Research Roundup: antibiotic resistance in preemies, a low-cost TB test, and more
A new study out of the Washington University School of Medicine in St. Louis, Missouri, revealed a proliferation of antibiotic-resistant bacteria in the gastrointestinal tracts of premature infants. The team collected fecal samples from 84 babies born premature and identified nearly 800 genes that enable bacteria to develop resistance to 16 different antibiotics. Preterm infants are more susceptible to infection and nearly all are given antibiotics preemptively for at least the first few days of life. However, this practice could have unintended consequences; high bacterial diversity in the gut protects against infection from harmful bacteria, and the study indicated that preterm infants have one-tenth the number of bacteria species found in babies born full term. The team used a novel technique to identify genes that can confer drug resistance, resulting in the discovery of hundreds of genes not previously associated with antibiotic resistance. Further, the findings suggest that administering one antibiotic can result in a growth in resistance to other antibiotics. However, breastfeeding and aging appeared to have a positive impact on the infants’ gut, resulting in increased bacterial diversity.
A novel, low-cost technique can diagnose tuberculosis (TB) in 25 minutes using just a urine sample. Standard TB tests require X-rays and/or mucus samples, which are harder to acquire than urine samples, particularly in low-resource settings. In a study of more than 2,500 patients across four countries in sub-Saharan Africa, use of the test reduced TB deaths in HIV and AIDS patients by four percent, as improved detection enabled patients to start treatment early. In Africa alone, 300,000 HIV and AIDS patients die of TB annually, and thus, this diagnostic technique could save thousands of lives each year. The new tool costs US$2.66 per test, whereas the leading TB test costs $10 and requires a $17,000 machine to read the results.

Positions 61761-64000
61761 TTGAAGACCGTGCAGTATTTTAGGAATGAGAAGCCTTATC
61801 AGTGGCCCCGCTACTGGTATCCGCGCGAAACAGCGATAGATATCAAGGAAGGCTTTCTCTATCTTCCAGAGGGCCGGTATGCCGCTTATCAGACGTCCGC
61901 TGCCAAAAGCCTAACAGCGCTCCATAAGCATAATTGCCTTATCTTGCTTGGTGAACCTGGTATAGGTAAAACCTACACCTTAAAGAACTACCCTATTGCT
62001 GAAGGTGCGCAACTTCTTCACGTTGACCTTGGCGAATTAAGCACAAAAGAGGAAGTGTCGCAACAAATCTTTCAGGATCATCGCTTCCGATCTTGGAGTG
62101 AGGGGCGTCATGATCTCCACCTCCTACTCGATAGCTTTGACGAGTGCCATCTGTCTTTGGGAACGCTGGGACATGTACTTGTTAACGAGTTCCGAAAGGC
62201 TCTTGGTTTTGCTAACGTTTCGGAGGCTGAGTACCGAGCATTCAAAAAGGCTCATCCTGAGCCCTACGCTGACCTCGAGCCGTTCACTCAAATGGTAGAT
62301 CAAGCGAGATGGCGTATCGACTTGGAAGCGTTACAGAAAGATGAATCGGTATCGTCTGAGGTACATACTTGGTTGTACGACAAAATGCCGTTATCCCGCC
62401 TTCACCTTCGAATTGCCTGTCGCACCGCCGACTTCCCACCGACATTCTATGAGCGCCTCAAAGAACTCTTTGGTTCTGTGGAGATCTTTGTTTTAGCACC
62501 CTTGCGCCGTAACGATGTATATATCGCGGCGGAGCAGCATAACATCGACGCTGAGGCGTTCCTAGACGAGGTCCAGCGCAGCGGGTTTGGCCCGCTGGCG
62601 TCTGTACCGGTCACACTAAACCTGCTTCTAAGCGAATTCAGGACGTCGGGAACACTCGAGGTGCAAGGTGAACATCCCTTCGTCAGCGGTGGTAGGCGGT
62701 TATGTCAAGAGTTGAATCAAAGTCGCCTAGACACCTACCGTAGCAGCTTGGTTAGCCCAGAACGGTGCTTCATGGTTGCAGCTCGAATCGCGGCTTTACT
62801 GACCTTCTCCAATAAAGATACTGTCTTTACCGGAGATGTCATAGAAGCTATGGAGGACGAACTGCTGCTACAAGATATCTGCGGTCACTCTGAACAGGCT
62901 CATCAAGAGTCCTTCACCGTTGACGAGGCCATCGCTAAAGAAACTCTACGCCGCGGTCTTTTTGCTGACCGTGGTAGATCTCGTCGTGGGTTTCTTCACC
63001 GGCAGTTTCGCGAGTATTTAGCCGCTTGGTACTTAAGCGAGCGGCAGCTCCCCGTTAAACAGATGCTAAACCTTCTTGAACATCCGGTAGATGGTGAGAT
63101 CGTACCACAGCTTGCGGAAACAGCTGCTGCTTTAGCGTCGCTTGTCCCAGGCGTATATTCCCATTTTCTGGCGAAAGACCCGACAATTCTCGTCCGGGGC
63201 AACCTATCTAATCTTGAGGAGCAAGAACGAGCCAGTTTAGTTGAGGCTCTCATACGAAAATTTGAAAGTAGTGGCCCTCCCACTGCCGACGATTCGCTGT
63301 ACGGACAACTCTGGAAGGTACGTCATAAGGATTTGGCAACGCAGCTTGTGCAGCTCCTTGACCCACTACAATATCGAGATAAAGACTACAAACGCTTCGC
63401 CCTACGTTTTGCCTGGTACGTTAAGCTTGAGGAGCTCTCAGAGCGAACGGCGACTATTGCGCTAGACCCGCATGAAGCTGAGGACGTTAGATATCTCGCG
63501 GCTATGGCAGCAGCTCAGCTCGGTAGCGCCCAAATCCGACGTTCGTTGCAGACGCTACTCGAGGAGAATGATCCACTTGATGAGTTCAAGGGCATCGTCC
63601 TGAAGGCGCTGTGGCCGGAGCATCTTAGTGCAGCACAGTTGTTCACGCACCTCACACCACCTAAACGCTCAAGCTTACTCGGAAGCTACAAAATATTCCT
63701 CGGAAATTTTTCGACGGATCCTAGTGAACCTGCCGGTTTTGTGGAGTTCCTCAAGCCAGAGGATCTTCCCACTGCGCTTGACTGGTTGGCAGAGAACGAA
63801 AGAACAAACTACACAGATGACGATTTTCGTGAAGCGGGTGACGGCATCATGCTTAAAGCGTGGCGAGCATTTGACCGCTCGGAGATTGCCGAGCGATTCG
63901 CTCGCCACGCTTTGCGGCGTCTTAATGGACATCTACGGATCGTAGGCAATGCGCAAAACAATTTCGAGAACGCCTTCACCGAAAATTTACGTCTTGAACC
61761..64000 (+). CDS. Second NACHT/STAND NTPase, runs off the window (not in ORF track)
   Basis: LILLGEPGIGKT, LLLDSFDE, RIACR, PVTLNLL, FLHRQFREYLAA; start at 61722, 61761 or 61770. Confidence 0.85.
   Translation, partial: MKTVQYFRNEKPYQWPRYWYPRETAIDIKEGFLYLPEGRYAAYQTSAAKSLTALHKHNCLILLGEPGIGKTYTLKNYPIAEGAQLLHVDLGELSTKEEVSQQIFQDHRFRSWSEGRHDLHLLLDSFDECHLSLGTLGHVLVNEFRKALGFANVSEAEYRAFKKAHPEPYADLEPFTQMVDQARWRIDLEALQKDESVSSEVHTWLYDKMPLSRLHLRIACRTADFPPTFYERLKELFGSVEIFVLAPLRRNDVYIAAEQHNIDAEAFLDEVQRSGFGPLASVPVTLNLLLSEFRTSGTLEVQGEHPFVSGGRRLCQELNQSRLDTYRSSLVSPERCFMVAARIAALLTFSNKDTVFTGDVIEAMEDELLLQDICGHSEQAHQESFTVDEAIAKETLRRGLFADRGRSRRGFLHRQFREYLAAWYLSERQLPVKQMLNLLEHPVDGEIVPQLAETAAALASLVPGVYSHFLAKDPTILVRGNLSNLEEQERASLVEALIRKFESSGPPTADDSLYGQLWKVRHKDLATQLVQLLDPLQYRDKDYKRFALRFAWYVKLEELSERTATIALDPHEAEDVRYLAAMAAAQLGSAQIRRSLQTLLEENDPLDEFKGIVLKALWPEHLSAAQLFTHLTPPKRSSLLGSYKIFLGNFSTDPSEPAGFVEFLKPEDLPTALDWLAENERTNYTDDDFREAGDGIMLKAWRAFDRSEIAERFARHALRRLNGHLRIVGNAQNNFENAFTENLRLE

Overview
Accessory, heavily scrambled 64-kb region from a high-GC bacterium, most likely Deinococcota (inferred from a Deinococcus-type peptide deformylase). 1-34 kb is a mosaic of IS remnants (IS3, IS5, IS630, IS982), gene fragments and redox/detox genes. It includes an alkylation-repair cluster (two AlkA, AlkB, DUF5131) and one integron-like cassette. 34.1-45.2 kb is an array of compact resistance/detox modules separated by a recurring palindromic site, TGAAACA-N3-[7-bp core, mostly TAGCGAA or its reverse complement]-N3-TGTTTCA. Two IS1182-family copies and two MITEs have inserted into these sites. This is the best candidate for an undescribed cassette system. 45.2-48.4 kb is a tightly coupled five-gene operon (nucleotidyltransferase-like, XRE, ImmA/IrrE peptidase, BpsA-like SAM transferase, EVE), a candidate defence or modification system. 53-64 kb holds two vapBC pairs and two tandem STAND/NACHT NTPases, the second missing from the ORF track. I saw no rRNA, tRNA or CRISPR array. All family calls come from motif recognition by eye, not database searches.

Last week, US government representatives met with scientists and public health officials to discuss a White House ban, instated 18 months ago, on research that makes viruses more dangerous than natural strains. Within the scientific community, many argue that such research can be done safely, and that the potential scientific and public health benefits are significant, whereas others contend that the benefits are overstated and the risk is too high. The officials met to discuss the establishment of a high-level committee which would review proposals for such studies, weighing the potential benefits and risks, evaluating the security of the laboratory facilities, and determining whether the results could be achieved through less risky research. Prior to the meeting, Dr. Inglesby—CEO of the UPMC Center for Health Security—along with Drs. Lipsitch and Relman of Harvard University and Stanford University, proposed policy options for conducting such research safely. The recommendations include: requiring a high-level official to approval such research (i.e., the director of the National Institutes of Health), defining “red lines” for research that would prompt additional safety reviews, limiting such research to select labs with the highest level of security, or requiring the purchase of insurance policies for such research.